Electrical appliances are an important part of our lives. From vacuum cleaners to power tools to kitchen gadgets, they make a wide range of tasks easier. Electrical appliances have to pass rigorous safety checks to make it to market. Nonetheless, it's important to observe a few basic precautions when using them.
Check for damage
Electrical appliances are most dangerous when they aren't working correctly. All appliances should be periodically checked for signs of damage. Frayed cords, blocked air intakes and other wear can lead to the risk of overheating, electrical shock or fire. Some problems can be identified with a quick visual inspection. For instance, an appliance which has exposed wires on its power cable should not be used, while scorch marks can indicate overheating. Items which are in constant use in the workplace should undergo periodic safety inspections by an electrician.
Power cords or data cables stretching across the floor are one of the most significant safety risks posed by electrical equipment. Trips and falls are a major cause of injury both in the home and the workplace, and poorly-secured cables are a major contributor to this hazard. Wherever possible, cables should be bundled together and kept away from foot traffic. Where a cable is unavoidable, users should remain aware of its position at all times.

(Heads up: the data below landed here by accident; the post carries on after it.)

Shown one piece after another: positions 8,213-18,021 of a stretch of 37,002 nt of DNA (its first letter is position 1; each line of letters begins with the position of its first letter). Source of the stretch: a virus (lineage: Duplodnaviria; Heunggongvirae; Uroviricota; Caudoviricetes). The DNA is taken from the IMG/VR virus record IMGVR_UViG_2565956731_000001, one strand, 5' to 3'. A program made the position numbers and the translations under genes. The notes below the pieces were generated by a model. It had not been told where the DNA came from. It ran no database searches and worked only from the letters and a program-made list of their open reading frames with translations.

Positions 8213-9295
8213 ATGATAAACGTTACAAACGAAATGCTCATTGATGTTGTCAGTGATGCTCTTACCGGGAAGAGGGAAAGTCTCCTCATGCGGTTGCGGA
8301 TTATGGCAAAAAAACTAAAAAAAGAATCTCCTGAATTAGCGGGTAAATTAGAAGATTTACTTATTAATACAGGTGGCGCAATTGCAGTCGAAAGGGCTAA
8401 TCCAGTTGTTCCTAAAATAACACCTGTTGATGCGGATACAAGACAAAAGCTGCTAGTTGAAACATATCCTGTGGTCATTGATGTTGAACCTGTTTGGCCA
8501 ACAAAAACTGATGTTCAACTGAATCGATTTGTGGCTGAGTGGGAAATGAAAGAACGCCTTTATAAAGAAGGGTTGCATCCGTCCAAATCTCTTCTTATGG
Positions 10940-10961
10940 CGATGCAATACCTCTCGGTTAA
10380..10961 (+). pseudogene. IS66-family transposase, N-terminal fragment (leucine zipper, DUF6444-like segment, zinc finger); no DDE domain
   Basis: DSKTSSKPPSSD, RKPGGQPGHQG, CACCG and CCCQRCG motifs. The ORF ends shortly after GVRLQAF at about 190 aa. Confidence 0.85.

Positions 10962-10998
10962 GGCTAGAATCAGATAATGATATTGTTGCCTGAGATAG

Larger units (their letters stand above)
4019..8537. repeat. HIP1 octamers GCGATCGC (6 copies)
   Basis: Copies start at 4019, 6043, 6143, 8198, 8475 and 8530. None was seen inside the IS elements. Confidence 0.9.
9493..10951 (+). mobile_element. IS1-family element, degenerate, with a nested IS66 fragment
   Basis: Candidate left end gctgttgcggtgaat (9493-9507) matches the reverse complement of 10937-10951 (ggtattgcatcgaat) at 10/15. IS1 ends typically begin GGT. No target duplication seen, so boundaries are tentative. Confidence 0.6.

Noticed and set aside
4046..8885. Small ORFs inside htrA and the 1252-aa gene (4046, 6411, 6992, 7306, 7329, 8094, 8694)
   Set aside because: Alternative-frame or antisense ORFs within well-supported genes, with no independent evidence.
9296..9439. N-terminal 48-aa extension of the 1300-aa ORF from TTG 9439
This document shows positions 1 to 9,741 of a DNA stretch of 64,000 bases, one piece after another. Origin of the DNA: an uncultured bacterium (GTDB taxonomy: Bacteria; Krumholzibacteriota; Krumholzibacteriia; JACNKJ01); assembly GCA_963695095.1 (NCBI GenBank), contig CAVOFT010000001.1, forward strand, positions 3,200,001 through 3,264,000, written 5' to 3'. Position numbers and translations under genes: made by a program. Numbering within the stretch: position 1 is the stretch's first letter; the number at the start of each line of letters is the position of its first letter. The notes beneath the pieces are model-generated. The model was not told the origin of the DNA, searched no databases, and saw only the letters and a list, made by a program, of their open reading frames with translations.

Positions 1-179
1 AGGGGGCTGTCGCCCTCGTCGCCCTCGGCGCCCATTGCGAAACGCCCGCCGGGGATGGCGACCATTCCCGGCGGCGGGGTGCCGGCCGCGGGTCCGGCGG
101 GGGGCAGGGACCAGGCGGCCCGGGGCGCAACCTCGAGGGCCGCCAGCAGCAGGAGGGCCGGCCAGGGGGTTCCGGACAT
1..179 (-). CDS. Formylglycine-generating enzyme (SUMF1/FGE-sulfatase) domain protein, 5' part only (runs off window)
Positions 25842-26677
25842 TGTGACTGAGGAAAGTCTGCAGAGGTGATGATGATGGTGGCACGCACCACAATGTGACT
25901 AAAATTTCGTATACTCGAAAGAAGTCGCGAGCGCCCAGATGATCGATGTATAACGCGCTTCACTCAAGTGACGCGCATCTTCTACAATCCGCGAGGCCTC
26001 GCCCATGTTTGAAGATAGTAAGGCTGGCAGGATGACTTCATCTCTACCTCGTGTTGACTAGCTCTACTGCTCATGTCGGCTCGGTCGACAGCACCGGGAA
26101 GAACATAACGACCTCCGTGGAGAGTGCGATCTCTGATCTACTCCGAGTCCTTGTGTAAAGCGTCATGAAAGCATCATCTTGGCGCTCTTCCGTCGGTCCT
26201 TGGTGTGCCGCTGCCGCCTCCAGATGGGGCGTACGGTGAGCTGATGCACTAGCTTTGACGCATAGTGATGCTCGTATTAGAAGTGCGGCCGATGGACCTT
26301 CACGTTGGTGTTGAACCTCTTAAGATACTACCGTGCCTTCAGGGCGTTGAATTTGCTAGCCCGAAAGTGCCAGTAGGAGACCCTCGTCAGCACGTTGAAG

Even electrical appliances which are in perfect working order can be dangerous when used in an unsafe environment. Bathrooms and other humid environments are particularly dangerous places to use electrical equipment because of the dangers of combining water and electricity. Because water is such a good conductor, it can cause shorts and dangerous shocks if it gets into electrical equipment. As a result, non-waterproof electrical appliances should never be operated in an environment where they might interact with water.
Other safety rules
Many basic safety precautions for electrical equipment are routine. For instance, electrical appliances should never be unplugged by pulling the cord, which can damage the cord or plug. The plug should be removed at the socket. Appliances should be switched off at the socket when not in use, both to reduce energy consumption and to minimise the risk of fire. Although power strips can be useful, users should be careful not to run too many appliances from a single socket.
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